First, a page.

Today’s column is a tribute to Mike Leigh, whose plays have been featured this week on BBC Television. Leigh is sometimes criticized for being obsessed with lower-middle-class attitudes; as a corrective to this we bring you extracts from Mike Leigh’s version of Macbeth, Shakespeare’s powerful study of elitist ambition.

blooded rubber gloves

Enter Mrs Macbeth. She switches on the telephone answering device.

‘… It was really weird, dear. As you know, I am not a believer in astrology, but when she said that I would be promoted to Cawdor, then made area manager at Glamis and end up running the whole Scottish division, well, it was like she was reading my thoughts. Anyway, keep it under your hat, dear, and I’ll be home as soon as possible.’

Mrs Macbeth: That’s all I need. Just when I’m getting the flat in Inverness set up nicely, he wants to move to Cawdor. Has he seen Cawdor? Has he ever been to Cawdor? Enter Macbeth, taking off his coat. Have you any idea what Cawdor’s like? It’s a tiny village, for heaven’s sake. There isn’t a decent bistro for miles. And don’t put your wet coat on those ornamental daggers! My parents didn’t bring them all the way back from Spain just for you to get rust on them, yah?

Macbeth: Sorry, dear.  Look, about Cawdor…

Mrs Macbeth: I’m not going to Cawdor and that’s flat. How can we, anyway? Mr Thane runs the Cawdor branch.

Macbeth: That’s just it. He’s left. He’s gone to work for this Norwegian firm. And Mr Duncan has given me the Cawdor promotion.

Mrs Macbeth: That’s all I need. You have no consideration, have you? Well, let me tell you, you go to Cawdor, but I’m staying here in Inverness. Oh, just let me talk to Mr Duncan.

Macbeth: That’s just it! Mr Duncan is in Inverness today and he’s asked if we can give him dinner.

Mrs Macbeth: That’s all I need! Your sales director, on half-closing day. And where am I going to get prawns and saffron rice from for a paella, may I ask?

Macbeth: There’s that Asian shop near the station…

Mrs Macbeth: Then off you go. And get some garlic while you’re at it, yah?


Dinner that night

Mr Duncan: Excellent paella, Mrs Macbeth, though I shouldn’t really eat rich things. You like Spain?

Mrs Macbeth: Oh, great. I think Spain’s fantastic. Just look at these amazing daggers my parents brought back from Toledo last year. My father is a garage-owner in Glasgow, very strong-willed, while my mother is a crushed butterfly with a sort of internal strength…

Macbeth: There’s no need to go on about your parents, dear.

Mrs Macbeth: Well, I happen to think, personally, that if you don’t know your background and parents, you can’t possibly hope to know what sort of person you are yourself.

Macbeth: This puts orphans in a sorry situation, dear.

Mr Duncan: Yes, well about those daggers…

Mrs Macbeth: Oh, yah. Do look at the beautiful workmanship close to, it’s really brilliant, go on, look… oops.

Macbeth: Now you’ve done it. He’s dead. This isn’t going to look very good at head office.

Mrs Macbeth: Oh, you’re so wishy-washy. We’ll think of something.


Dinner at the Macbeth’s new house.

Mrs Macbeth: Yes, apparently Mr Duncan had this heart-condition and whether it was the food or not we don’t know, but he suddenly fell forward and I was holding this – oh, it was terrible.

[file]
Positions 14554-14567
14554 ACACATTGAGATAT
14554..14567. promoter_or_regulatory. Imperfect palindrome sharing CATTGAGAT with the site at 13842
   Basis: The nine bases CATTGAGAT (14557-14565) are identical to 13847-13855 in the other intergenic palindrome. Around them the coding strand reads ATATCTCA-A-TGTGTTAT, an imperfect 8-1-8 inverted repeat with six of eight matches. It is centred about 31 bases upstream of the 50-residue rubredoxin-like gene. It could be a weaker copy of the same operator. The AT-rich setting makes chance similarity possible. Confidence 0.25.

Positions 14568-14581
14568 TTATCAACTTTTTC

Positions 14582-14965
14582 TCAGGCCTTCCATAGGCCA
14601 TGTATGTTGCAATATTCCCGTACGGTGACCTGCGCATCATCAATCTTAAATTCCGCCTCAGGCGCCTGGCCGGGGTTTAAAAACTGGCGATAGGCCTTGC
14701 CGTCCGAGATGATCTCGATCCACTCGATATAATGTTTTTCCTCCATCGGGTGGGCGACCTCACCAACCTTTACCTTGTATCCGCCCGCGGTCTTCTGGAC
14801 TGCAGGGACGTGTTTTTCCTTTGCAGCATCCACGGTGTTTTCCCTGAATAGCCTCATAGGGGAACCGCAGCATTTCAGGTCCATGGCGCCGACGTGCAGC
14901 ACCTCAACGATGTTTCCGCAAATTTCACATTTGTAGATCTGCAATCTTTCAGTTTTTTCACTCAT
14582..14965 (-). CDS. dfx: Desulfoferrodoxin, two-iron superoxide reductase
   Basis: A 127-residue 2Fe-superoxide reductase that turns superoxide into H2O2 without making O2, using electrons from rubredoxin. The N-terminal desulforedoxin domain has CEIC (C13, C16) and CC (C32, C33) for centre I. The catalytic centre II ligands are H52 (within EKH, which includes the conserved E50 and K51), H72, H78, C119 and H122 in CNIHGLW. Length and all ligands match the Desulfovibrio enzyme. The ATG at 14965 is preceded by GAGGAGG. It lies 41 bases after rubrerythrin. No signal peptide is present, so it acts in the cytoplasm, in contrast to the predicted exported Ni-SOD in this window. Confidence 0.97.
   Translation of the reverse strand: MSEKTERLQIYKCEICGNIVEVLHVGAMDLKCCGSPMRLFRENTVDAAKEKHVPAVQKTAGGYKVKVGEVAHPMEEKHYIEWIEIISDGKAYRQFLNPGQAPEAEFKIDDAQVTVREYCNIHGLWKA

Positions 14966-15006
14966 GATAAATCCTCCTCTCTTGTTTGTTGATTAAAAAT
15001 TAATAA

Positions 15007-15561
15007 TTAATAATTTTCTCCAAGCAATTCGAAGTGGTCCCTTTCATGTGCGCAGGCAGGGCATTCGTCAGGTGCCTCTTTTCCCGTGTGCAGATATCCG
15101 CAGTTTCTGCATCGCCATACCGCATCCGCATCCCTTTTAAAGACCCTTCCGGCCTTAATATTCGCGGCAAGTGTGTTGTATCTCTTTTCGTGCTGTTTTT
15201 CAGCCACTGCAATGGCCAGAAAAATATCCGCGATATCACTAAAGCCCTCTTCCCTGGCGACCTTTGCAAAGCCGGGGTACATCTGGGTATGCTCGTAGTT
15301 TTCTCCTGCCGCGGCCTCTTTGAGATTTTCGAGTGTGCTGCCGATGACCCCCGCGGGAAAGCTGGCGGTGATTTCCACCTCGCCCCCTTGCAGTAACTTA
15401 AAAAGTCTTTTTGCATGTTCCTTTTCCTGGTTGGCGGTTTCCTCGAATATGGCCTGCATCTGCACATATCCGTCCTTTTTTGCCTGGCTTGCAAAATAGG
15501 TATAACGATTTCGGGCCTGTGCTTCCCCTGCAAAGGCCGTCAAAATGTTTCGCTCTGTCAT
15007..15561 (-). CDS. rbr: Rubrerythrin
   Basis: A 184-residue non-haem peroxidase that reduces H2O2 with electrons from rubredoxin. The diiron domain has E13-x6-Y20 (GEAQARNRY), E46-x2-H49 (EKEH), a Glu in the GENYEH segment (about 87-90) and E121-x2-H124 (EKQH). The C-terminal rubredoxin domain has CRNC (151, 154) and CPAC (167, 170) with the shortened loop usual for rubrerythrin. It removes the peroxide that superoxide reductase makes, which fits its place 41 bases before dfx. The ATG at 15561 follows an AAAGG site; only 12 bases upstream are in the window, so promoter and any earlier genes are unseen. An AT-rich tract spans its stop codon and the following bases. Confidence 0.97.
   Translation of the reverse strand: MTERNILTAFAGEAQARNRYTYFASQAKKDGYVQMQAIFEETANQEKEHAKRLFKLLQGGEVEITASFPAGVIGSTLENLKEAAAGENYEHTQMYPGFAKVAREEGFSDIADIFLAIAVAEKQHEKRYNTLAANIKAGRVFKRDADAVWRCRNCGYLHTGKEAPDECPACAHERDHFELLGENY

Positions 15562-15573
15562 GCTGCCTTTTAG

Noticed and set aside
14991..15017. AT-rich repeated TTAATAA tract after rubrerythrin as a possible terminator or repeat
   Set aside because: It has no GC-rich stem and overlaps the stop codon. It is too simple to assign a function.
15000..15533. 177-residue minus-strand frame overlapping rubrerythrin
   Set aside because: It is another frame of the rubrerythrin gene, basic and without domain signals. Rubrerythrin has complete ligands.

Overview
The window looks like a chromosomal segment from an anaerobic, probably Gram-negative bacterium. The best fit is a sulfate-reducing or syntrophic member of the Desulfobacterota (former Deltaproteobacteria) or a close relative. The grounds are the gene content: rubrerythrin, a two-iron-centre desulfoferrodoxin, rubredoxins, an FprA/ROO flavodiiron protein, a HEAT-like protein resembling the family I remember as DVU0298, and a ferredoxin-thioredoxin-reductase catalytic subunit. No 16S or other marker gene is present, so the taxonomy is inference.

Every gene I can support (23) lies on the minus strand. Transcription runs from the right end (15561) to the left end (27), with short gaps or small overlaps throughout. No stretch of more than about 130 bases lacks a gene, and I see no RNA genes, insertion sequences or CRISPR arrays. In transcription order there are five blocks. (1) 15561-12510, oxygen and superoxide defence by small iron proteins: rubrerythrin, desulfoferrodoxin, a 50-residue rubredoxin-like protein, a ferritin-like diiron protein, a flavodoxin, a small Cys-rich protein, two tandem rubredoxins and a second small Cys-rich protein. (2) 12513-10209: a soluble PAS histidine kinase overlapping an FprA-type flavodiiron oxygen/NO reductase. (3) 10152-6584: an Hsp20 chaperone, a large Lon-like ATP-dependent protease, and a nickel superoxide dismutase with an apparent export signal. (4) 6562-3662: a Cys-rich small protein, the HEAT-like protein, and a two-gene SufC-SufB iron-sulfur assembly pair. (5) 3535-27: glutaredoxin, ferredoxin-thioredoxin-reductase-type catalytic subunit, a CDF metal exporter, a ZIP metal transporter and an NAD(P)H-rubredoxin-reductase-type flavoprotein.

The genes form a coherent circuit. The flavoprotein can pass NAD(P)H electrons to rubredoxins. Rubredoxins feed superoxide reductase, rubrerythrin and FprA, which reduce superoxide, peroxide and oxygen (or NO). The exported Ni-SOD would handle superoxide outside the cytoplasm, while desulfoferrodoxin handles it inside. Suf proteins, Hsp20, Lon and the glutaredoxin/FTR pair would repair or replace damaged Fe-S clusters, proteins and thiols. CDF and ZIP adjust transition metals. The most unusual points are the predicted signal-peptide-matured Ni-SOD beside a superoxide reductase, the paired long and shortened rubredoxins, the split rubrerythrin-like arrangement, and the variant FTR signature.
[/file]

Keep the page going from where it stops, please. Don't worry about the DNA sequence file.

Diner: Yes, it must have ruined your evening.

Mrs Macbeth: Shall we eat now, dear?

Macbeth: Well, we ought really to wait for the banker. I need to create a good impression on him.

Mrs Macbeth: I’ll give you five more minutes… Have you seen this wineskin we brought back from Torremolinos, Mr Macduff?

Enter banker’s ghost. He points dramatically at his heart to indicate a coronary.,

Macbeth: On second thoughts, I think we can go ahead and eat.
Mrs Macbeth: Well, make up your mind.


Two weeks later.

Mrs Macbeth: And now the terrible news about Mr Macduff’s wife and children. Why does everyone keep dying like this? Personally, I think it’s stress. Promotion, stress, pressure, heart attack. I told you not to accept the Cawdor job. Now you’re head of the Scottish operation… I suppose you’re feeling all right?

Macbeth: Yes, dear.

Mrs Macbeth: You’ll be the next to go, mark my words.

Macbeth: I don’t think so dear.


A hospital. Enter Mrs Macbeth, rambling.

Mrs Macbeth: I will never get these hands soft again; they’re so rough and chapped. A glass of amontillado? That would be lovely, yah. Oh, look at those sweet castanets!

Macbeth Is it like this all the time?

Doctor: I’m afraid so, Mr Macbeth. In medical parlance, she’s due for the funny farm.


Macbeth’s office.

Macbeth (speaking into his desk phone): I shall be going to my wife’s funeral at three. While I’m out, check that report from Dunsinane, would you? I think they’ve got it all wrong. And send in Mr Macduff, would you? 

Enter Macduff.

Macduff: Bad news, I’m afraid, Macbeth. I’ve been sent to tell you we’re closing down the Scottish side of the firm. And you’re for the chop.

Macbeth: But I… (He has a heart attack and dies.)

Macduff: Hmm. Perhaps I could have broken that more gently. Well, that leaves just me. I wonder what sort of ending Mike wants?  Given my background, what would I do now? Hmm… (He speaks into the desk phone.) Get Mr Leigh for me, would you? Yes, very urgent.


The Times, 1985


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